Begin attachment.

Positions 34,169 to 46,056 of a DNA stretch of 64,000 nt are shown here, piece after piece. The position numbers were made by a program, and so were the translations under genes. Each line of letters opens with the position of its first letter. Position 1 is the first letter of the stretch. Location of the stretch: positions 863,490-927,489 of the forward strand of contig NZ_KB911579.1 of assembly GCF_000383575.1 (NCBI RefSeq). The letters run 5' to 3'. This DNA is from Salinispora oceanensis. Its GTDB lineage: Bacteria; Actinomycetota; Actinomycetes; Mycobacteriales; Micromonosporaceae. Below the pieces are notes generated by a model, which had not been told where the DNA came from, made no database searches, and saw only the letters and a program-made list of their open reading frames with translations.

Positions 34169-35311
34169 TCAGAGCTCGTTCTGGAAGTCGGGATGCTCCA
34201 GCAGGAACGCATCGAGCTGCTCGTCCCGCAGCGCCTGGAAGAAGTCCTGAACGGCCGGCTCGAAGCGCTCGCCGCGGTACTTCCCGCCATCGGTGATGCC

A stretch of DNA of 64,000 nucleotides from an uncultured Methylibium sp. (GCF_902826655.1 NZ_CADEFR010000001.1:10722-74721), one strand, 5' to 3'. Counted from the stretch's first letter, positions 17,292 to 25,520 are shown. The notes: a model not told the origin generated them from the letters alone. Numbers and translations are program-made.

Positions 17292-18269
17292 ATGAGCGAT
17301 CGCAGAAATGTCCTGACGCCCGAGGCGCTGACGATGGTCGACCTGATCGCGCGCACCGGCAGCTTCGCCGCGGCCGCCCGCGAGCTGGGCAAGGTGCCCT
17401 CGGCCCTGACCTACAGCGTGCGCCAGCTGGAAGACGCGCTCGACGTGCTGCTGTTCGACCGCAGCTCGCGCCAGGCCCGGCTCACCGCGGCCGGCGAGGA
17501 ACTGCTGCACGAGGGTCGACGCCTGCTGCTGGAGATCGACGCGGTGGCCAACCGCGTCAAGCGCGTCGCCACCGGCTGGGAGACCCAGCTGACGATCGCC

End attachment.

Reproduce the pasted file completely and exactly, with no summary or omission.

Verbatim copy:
Positions 34,169 to 46,056 of a DNA stretch of 64,000 nt are shown here, piece after piece. The position numbers were made by a program, and so were the translations under genes. Each line of letters opens with the position of its first letter. Position 1 is the first letter of the stretch. Location of the stretch: positions 863,490-927,489 of the forward strand of contig NZ_KB911579.1 of assembly GCF_000383575.1 (NCBI RefSeq). The letters run 5' to 3'. This DNA is from Salinispora oceanensis. Its GTDB lineage: Bacteria; Actinomycetota; Actinomycetes; Mycobacteriales; Micromonosporaceae. Below the pieces are notes generated by a model, which had not been told where the DNA came from, made no database searches, and saw only the letters and a program-made list of their open reading frames with translations.

Positions 34169-35311
34169 TCAGAGCTCGTTCTGGAAGTCGGGATGCTCCA
34201 GCAGGAACGCATCGAGCTGCTCGTCCCGCAGCGCCTGGAAGAAGTCCTGAACGGCCGGCTCGAAGCGCTCGCCGCGGTACTTCCCGCCATCGGTGATGCC

A stretch of DNA of 64,000 nucleotides from an uncultured Methylibium sp. (GCF_902826655.1 NZ_CADEFR010000001.1:10722-74721), one strand, 5' to 3'. Counted from the stretch's first letter, positions 17,292 to 25,520 are shown. The notes: a model not told the origin generated them from the letters alone. Numbers and translations are program-made.

Positions 17292-18269
17292 ATGAGCGAT
17301 CGCAGAAATGTCCTGACGCCCGAGGCGCTGACGATGGTCGACCTGATCGCGCGCACCGGCAGCTTCGCCGCGGCCGCCCGCGAGCTGGGCAAGGTGCCCT
17401 CGGCCCTGACCTACAGCGTGCGCCAGCTGGAAGACGCGCTCGACGTGCTGCTGTTCGACCGCAGCTCGCGCCAGGCCCGGCTCACCGCGGCCGGCGAGGA
17501 ACTGCTGCACGAGGGTCGACGCCTGCTGCTGGAGATCGACGCGGTGGCCAACCGCGTCAAGCGCGTCGCCACCGGCTGGGAGACCCAGCTGACGATCGCC